Testing Findability with Chalkmark
An online, unmoderated testing tool, Chalkmark lets you test findability in a Web application design. Chalkmark gives participants a task such as Find special offers on cruises and presents a screenshot, as shown in Figure 1. Participants click links in the screenshot where they think they would find the information they need. Then, Chalkmark presents the next task and the next screen. The test results are heatmaps, showing where participants clicked during each task. The heatmaps show concentrations of clicks and how many participants clicked each area of a screen.
Chalkmark is ideal for testing wireframes and early design concepts. Because each test task involves clicking a static screenshot, the only information Chalkmark captures is the participants’ clicks on a single screen. While you can use closed card-sorting tools and tree-testing tools like Treejack to test an information hierarchy in isolation, Chalkmark lets you evaluate an information architecture within the context of a page design.
Setting Up a Chalkmark Study
It is fairly easy to set up a study with Chalkmark’s simple user interface. Once you’ve named the study and set up a welcome message, instructions, and a concluding message, you can add tasks and select images to present with the tasks, as shown in Figure 2. A minor weakness of the setup user interface is that it shows only the file names for the images accompanying the tasks. Thumbnails would be helpful in identifying the images you’ve chosen for each task.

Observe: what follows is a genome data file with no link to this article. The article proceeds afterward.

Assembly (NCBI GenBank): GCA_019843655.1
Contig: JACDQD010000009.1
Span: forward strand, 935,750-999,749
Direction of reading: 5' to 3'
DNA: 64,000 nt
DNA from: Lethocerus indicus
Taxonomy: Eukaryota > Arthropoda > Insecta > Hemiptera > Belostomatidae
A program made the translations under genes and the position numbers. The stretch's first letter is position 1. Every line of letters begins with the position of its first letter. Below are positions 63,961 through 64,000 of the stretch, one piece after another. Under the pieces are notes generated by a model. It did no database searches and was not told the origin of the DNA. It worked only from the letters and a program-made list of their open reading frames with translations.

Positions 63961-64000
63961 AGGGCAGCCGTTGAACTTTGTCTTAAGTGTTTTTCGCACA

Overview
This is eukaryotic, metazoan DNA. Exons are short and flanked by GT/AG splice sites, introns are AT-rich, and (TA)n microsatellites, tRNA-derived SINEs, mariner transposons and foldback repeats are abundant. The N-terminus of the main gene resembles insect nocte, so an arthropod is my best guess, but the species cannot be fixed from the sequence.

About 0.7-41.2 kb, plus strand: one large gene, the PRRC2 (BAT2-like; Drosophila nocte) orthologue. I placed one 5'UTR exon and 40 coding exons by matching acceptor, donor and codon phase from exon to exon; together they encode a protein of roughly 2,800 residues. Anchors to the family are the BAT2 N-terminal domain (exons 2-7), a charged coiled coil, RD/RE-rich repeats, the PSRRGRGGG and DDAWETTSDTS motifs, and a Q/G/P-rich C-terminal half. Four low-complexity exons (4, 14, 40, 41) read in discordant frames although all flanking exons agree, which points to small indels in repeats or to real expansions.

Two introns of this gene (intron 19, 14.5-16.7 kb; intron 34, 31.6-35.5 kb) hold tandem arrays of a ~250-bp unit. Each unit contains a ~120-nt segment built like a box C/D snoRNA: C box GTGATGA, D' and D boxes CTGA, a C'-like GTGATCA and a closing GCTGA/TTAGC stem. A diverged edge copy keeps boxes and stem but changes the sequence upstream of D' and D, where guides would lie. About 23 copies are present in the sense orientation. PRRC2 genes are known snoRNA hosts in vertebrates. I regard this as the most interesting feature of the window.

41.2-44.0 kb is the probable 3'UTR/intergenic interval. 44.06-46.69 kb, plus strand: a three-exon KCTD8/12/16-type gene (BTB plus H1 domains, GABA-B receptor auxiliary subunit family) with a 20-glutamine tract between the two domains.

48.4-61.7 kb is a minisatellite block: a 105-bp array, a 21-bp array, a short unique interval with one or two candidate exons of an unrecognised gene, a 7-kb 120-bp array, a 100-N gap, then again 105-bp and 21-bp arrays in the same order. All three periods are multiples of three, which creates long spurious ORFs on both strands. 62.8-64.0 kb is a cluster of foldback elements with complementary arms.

A problem throughout both Chalkmark and Treejack is the lack of online Help. While that is less of a problem with the relatively simple and intuitive setup user interface, because this is a new tool, information about how to create a study and get the most out of this technique and other tips would be helpful.
Testing with the Participant User Interface
Once you’ve created a study, Chalkmark provides a link for you to send to participants. When participants click the link, the welcome screen shown in Figure 3 appears, displaying a brief explanation of the study’s purpose. You can either ask participants to provide an email address or another type of identification or make the study anonymous. You can optionally require a password on this screen, too.
Since there is no moderator, clear instructions are extremely important to ensure participants know what to do. Unfortunately, the instructions in both Chalkmark and Treejack are text only, and they offer little capability for formatting the text, as you can see in Figure 4. Participants may skim over this dull-looking text, assuming they can just figure it out as they go along. Example images or illustrations would be more helpful in explaining a test concept and give participants a better idea of what to expect next. Unfortunately, once participants leave the instructions page, there is no way to view the instructions again or any other Help.
Fortunately, the task screens in Chalkmark are extremely simple, with a task description appearing above a screenshot and a link to skip the task. The header clearly shows a participant’s current location in a study, with the current task number and total number of tasks.
After reading the instructions for a task, participants click links in a screenshot they think would let them accomplish that task. Each click displays a message page, thanking the participant and indicating the next task is loading. I have found that some participants are surprised when their first click immediately ends the task and starts another one. They expect their clicks to take them to another page where they can continue the task. Some have said this fails to give them any sense of whether they’ve gotten the task right or wrong.